Full feature, Instrumentation Grade Linear CCD (TCD1304) includes KiCAD, Firmware and Python


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Just now posted to github, a repository with design files, source code and python script for sensor board using a TCD1304 and Teensy 4.0.

Please see Linear CCD with design files, firmware and python

The design features an instrumentation grade front end that matches the CCD output to the ADC input, a full feature sketch for the Teensy 4.0 that provides trigger, gate and clocking functions and an optional "keep clean", and a Python Class library that doubles as a utility program with a command line interface and real time graphics.

The README discusses some of the electrical design issues. I hope to fill in more information on the internals of the sketch and python class library, but the source code is there for those who are interested.

Here is a spectrum of a fluorescent ceiling light in my lab, at a distance of about 8 meters, through a 200um fiber and slit. As you can see the signal performance is okay. It is actually a little better than the more expensive commercial instrument that I usually use. There is a picture of the spectrometer in the github readme.


This is the reverse side of the board, the sensor is mounted and centered on the opposite side. The pins across the top provide trigger in, sync and busy out, and some spare and duplicates of the SH and ICG signals that control the sensor. The pins across the bottom provide analog inputs (should be used with an appropriate front end), and 3.3V for a low power accessory.


Here is a conceptual sketch for how the front end works. The idea is to match the CCD to the ADC. There is an opamp follower that precedes this to take care of the impedance from the sensor, and this has to be followed by a resistor or better yet an RC to take care of the kickback from the ADC. See the github repository for the LTSpice file and for the complete schematics and PCB layout. Layout is vitally important also if you want to have low noise.


Here are the supported shutter and frame scenarios. The first is a short shutter with longer frame interval, the second is back to back shutters and the last is frame interval as multiple of shutter. Besides being clocked, these have to work with reliable timing when started from a trigger or gate input.



Here are scope tracings for a single frame, SH (green), ICG (purple) with a SYNC output (blue) and BUSY signal which remains asserted from the first SH to the last data transfer.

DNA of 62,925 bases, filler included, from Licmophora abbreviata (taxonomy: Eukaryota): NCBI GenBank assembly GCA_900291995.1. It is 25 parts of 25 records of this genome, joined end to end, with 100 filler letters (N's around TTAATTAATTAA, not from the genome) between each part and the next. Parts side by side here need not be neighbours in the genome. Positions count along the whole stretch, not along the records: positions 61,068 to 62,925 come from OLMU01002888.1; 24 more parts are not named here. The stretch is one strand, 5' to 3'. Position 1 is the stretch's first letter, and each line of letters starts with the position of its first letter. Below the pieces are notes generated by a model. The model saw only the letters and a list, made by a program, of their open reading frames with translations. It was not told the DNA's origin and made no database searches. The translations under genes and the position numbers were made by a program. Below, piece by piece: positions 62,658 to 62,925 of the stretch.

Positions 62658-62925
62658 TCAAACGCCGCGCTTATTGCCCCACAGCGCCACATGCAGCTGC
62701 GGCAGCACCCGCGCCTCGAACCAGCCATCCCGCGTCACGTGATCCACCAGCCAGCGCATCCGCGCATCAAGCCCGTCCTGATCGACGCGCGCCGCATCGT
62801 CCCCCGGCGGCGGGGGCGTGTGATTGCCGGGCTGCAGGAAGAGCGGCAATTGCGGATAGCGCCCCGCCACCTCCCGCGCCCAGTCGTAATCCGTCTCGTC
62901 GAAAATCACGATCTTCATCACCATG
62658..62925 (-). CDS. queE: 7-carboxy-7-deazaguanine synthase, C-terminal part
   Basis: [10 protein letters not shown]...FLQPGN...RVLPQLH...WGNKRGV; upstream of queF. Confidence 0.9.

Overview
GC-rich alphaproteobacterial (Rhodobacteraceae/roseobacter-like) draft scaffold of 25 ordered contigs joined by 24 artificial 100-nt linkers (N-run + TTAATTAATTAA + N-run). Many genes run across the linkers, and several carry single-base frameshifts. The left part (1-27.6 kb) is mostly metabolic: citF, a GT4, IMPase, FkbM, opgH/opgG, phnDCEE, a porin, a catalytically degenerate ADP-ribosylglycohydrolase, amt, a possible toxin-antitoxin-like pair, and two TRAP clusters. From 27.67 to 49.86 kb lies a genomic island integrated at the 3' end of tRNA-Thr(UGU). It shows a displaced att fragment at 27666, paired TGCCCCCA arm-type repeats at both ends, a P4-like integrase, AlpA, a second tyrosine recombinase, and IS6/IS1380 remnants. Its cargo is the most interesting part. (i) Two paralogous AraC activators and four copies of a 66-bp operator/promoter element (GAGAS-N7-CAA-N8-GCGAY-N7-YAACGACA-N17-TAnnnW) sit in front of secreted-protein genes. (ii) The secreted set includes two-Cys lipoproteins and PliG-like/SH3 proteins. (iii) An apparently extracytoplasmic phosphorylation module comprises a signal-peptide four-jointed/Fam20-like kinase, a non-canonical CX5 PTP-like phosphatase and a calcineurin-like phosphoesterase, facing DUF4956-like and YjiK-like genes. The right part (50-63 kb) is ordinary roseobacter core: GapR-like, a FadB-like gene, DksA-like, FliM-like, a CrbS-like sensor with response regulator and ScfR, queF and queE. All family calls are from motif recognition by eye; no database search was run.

Here is a triggered frame, triggered on the rising edge, with trigger input in blue.


And here is a gated frame, notice the SH signal on the rising and trailing edges of the trigger (gate) input.


And this a movie made by triggering a series of frames in response to the start of a pulse applied to an OLED. This shows the evolution of the spatial distribution of light from the OLED.


In terms of features and signal performance, I think this does a lot and seems quite competitive with the expensive commercial instruments.

BOM is $25 plus sensor, bare PCB and Teensy.
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I want to add some notes of appreciation. The sketch rolls up many of the answers and help from questions that I posted to the forum at one time or another while working on this or earlier projects. Some names that come to kind include @PaulStoffregen of course and @KurtE and @defragster. See the code, a lot of the functionality may seem familiar. Couldn't of done it without you! Thanks.
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I just noticed that there is a preliminary post for this project at https://forum.pjrc.com/index.php?threads/linear-ccd-with-teensy-4-0-and-hyperspectral-imaging.72761/

I am not sure how to remove the previous, but consider this the definitive post with source files, as referenced at the top, at github

Did I mention BOM $25 plus bare pcb, sensor and T4 (or T3.2), about $80 in total?

For the spectrometer, add around $200 for grating and lenses, or you might get lucky on ebay.

Commercial instruments, upwards of $2K. And here, you get the source code (see the link at the top).